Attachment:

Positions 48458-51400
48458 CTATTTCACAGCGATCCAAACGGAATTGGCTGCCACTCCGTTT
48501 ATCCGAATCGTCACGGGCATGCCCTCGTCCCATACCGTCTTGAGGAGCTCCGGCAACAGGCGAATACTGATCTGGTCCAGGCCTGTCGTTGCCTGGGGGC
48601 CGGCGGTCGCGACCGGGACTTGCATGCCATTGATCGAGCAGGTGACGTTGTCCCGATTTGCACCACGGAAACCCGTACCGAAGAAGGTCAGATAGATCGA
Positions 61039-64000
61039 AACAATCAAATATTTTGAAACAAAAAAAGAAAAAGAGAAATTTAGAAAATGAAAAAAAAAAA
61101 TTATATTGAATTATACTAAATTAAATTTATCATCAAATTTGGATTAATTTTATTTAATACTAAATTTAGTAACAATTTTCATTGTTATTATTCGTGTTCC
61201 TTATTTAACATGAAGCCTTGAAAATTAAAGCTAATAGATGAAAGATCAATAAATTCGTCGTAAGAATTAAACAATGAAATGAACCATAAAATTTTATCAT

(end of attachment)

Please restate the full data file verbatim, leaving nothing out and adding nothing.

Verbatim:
Positions 48458-51400
48458 CTATTTCACAGCGATCCAAACGGAATTGGCTGCCACTCCGTTT
48501 ATCCGAATCGTCACGGGCATGCCCTCGTCCCATACCGTCTTGAGGAGCTCCGGCAACAGGCGAATACTGATCTGGTCCAGGCCTGTCGTTGCCTGGGGGC
48601 CGGCGGTCGCGACCGGGACTTGCATGCCATTGATCGAGCAGGTGACGTTGTCCCGATTTGCACCACGGAAACCCGTACCGAAGAAGGTCAGATAGATCGA
Positions 61039-64000
61039 AACAATCAAATATTTTGAAACAAAAAAAGAAAAAGAGAAATTTAGAAAATGAAAAAAAAAAA
61101 TTATATTGAATTATACTAAATTAAATTTATCATCAAATTTGGATTAATTTTATTTAATACTAAATTTAGTAACAATTTTCATTGTTATTATTCGTGTTCC
61201 TTATTTAACATGAAGCCTTGAAAATTAAAGCTAATAGATGAAAGATCAATAAATTCGTCGTAAGAATTAAACAATGAAATGAACCATAAAATTTTATCAT